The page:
This semester’s blood drive at Kansas State University collected 497 pints of blood, falling 53 pints short of its goal of 550.
In recent years, the K-State blood drive has also fallen short of its goals. With decreased participation, donations have fallen from approximately 800 pints per blood drive to only 550.
“While it may not be the most fun getting stuck with a needle, the person on the other end of that pinch is in a crisis,” said Jan Hale, external communications manager for the American Red Cross. “Doing something for that person is the ultimate ‘pay it forward.’”
This year’s goal for K-State faculty and students was 550 or more donations. K-State has the largest collegiate drive that American Red Cross works with each year and is also one of the biggest drives overall in Kansas, Hale said.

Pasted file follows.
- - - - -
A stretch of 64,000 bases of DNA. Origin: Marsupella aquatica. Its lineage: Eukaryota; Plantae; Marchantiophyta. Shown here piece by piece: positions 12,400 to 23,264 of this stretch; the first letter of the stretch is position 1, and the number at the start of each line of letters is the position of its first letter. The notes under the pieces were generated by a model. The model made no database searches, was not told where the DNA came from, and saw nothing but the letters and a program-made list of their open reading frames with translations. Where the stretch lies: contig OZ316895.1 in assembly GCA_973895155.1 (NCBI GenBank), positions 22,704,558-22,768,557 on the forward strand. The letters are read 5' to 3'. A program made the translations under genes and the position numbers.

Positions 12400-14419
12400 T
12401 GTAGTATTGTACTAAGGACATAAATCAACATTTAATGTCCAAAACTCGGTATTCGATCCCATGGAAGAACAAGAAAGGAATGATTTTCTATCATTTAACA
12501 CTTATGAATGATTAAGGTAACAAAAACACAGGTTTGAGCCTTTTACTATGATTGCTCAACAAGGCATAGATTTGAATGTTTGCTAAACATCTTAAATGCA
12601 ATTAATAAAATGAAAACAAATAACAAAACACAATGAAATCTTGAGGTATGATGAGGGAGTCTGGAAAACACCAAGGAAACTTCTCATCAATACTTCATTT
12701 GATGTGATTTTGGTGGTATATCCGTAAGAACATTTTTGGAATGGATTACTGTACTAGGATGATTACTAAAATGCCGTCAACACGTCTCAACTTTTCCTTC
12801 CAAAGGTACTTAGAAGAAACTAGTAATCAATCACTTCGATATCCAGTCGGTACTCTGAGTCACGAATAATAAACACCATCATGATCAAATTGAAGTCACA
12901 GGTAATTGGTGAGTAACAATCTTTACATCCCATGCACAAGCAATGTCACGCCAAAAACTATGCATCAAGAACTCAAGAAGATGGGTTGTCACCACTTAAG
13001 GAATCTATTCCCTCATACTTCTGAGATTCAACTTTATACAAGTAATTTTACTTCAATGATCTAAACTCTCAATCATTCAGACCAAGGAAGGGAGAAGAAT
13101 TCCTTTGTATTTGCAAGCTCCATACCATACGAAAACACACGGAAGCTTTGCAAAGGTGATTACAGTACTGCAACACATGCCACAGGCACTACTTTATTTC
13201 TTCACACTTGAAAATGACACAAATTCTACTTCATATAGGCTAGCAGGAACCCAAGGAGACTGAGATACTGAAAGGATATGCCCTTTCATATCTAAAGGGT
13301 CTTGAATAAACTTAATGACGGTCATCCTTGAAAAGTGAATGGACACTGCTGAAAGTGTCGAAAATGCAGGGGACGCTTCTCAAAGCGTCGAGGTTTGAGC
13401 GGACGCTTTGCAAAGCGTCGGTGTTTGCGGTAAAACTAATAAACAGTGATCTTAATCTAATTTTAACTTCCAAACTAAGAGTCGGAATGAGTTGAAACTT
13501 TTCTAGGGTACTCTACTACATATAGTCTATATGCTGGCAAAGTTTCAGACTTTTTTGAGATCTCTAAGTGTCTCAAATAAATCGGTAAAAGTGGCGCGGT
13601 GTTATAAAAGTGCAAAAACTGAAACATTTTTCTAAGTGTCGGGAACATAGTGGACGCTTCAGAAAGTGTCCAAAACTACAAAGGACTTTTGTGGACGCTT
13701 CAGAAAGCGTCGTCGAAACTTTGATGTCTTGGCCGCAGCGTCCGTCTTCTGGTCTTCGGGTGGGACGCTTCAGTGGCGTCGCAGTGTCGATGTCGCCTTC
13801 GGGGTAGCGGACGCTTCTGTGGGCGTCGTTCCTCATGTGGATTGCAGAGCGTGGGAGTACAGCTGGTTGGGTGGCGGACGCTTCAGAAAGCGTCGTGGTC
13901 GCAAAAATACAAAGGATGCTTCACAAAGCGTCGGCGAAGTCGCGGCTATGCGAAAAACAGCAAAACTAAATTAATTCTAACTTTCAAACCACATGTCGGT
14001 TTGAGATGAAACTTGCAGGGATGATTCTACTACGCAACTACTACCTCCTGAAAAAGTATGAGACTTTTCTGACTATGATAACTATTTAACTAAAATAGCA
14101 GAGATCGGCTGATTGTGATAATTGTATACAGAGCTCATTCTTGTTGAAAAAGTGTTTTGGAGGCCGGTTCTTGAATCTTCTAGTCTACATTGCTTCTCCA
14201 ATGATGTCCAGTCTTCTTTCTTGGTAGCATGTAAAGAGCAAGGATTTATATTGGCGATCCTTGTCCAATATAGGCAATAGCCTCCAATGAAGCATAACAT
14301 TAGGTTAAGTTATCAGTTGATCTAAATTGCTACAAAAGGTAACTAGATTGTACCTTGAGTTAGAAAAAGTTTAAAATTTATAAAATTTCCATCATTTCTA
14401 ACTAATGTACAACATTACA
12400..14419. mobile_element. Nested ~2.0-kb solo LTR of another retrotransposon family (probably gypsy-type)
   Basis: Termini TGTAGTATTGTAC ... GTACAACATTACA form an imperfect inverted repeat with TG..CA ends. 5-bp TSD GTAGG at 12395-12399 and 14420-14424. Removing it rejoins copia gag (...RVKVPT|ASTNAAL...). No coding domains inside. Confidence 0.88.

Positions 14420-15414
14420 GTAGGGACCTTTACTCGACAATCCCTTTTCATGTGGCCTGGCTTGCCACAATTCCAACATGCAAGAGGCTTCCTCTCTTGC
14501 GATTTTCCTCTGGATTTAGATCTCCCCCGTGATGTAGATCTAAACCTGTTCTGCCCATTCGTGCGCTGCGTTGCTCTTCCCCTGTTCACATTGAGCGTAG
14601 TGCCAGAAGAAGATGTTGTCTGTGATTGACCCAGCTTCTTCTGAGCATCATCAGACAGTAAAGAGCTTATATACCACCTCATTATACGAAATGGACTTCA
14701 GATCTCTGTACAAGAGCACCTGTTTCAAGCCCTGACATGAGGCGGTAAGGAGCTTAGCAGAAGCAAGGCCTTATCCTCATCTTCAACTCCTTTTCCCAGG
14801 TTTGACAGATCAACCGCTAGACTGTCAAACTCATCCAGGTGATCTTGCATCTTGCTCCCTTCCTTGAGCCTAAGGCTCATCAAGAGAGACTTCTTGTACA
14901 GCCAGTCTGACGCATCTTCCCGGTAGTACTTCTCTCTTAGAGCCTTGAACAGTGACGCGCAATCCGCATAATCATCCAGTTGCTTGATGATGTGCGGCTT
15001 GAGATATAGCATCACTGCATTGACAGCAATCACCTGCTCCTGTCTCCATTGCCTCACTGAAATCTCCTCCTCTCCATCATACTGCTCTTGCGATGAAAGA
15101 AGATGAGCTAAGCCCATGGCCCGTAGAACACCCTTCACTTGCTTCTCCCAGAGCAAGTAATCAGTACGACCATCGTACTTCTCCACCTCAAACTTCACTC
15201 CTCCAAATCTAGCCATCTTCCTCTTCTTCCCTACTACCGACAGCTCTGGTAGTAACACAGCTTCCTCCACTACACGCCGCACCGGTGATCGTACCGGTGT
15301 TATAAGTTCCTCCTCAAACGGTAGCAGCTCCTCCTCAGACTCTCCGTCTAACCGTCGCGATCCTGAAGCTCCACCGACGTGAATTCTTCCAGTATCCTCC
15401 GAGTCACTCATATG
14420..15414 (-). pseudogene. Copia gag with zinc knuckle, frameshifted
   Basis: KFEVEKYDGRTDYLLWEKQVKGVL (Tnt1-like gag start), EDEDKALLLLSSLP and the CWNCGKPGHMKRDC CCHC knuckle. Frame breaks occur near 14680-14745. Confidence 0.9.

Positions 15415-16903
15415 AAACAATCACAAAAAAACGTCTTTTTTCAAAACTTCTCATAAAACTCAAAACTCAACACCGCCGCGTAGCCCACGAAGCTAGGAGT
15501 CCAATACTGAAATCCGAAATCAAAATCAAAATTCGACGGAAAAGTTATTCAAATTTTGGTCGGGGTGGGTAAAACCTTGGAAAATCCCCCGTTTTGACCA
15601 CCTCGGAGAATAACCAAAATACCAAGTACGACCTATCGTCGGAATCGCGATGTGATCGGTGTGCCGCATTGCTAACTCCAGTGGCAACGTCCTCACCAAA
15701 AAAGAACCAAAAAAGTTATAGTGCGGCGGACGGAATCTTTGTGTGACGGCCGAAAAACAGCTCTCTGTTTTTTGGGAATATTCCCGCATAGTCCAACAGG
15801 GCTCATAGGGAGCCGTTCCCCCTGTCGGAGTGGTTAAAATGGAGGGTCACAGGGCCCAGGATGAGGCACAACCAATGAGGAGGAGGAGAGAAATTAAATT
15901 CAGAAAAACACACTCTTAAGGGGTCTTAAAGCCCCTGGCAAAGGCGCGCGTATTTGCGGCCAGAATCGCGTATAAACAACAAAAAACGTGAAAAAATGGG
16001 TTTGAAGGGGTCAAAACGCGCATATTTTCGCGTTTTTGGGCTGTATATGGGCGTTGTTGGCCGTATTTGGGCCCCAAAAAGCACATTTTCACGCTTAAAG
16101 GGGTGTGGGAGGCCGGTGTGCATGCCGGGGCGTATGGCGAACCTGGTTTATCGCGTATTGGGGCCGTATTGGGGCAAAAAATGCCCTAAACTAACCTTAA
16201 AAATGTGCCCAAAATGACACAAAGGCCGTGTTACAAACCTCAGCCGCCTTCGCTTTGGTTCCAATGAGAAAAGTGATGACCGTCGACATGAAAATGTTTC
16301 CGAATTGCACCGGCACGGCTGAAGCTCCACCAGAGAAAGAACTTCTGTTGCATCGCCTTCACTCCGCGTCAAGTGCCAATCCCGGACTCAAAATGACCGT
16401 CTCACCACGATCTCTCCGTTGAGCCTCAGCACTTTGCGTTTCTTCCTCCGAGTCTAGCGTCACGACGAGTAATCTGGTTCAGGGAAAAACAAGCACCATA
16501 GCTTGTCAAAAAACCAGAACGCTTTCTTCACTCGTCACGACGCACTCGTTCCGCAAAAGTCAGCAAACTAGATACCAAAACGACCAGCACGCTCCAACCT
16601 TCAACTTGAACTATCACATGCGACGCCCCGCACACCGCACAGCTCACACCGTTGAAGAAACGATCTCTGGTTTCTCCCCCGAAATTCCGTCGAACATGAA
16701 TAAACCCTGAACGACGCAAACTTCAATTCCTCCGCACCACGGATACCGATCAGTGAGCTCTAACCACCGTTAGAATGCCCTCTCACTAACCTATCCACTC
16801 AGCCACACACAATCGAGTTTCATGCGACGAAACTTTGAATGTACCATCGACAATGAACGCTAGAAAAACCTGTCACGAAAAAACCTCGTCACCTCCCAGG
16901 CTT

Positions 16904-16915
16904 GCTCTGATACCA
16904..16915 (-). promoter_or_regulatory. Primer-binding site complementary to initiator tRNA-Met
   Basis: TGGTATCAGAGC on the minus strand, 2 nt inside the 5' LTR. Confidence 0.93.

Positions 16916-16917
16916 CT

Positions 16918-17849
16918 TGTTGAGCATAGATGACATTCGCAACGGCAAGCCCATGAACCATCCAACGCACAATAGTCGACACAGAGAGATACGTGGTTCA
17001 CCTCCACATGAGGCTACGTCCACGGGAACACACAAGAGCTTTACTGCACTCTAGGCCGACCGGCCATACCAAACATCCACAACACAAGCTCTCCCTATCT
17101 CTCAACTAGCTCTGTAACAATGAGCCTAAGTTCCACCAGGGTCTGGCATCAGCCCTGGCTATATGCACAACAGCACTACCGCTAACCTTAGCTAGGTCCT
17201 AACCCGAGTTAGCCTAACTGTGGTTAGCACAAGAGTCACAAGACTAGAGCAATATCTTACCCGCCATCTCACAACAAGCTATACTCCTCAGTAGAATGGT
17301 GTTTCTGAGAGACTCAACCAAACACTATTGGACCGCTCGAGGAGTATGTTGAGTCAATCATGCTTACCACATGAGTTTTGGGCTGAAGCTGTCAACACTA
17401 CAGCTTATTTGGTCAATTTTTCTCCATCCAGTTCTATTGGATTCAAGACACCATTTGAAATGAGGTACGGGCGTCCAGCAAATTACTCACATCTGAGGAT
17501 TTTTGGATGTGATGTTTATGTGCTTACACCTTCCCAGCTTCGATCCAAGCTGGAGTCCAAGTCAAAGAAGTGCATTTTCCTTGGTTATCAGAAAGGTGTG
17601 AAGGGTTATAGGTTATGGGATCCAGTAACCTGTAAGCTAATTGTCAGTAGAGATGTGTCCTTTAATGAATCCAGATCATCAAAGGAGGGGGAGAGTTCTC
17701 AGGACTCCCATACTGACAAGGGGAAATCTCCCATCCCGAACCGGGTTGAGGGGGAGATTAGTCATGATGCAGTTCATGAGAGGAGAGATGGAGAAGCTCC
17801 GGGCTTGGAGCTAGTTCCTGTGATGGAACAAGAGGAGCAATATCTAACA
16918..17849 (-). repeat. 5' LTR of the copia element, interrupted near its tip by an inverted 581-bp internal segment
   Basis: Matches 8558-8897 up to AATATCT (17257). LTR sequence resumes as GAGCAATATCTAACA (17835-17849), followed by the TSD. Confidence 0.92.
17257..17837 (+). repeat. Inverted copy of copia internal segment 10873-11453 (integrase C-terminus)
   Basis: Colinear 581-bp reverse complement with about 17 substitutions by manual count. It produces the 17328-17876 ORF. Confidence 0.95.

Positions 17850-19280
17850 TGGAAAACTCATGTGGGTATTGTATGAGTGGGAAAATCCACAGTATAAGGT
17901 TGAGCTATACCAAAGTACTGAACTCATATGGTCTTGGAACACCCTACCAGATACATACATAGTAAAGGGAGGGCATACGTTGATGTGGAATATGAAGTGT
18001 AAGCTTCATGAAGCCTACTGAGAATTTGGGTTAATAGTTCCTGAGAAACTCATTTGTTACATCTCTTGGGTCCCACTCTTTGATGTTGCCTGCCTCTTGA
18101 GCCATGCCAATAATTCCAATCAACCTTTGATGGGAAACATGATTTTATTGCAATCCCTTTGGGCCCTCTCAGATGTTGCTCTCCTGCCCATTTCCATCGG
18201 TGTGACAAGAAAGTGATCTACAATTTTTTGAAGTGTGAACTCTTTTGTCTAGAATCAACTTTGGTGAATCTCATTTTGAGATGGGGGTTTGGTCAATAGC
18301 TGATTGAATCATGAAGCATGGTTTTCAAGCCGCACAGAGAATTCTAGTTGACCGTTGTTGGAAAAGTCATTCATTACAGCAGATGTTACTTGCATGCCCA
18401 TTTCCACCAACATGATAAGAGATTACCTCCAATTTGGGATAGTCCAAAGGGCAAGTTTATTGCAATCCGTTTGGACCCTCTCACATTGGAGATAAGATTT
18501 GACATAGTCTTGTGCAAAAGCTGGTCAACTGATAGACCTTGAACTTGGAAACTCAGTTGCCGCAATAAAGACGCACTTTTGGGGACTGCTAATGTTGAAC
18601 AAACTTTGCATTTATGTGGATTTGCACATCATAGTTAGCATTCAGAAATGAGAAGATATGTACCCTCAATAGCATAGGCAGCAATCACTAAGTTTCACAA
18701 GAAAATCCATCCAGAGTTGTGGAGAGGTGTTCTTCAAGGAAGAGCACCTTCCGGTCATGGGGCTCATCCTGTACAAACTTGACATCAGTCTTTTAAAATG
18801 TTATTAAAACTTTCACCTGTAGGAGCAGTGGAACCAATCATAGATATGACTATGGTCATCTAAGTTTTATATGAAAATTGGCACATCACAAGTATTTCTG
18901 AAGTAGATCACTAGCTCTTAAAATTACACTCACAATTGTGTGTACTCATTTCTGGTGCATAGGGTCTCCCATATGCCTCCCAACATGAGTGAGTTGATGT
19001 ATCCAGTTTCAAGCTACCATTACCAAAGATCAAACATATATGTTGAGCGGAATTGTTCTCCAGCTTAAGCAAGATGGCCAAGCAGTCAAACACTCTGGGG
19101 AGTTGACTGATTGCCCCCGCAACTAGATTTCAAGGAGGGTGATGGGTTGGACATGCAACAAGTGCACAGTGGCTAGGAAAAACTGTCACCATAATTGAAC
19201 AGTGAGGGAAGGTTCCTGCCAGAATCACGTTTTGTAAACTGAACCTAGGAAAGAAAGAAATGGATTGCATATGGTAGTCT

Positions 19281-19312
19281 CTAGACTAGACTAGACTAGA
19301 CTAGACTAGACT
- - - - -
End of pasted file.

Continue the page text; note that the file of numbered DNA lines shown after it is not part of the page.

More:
Once a student donates, the blood is tested and delivered to a hospital to help save up to three lives.
“Working for the blood drive is a very rewarding experience that can directly impact the lives of people in our community,” Medley said. “I encourage anyone and everyone to donate or volunteer to help those people in need.”
Hannah Miller, sophomore in animal sciences and industry, said she has donated numerous times in the past in both high school and college. She said she noticed the donation rooms seemed extremely bare compared to previous years.
“Donating blood is a simple process that takes very little time,” Miller said. “It not only impacts others, but could possibly save a life.”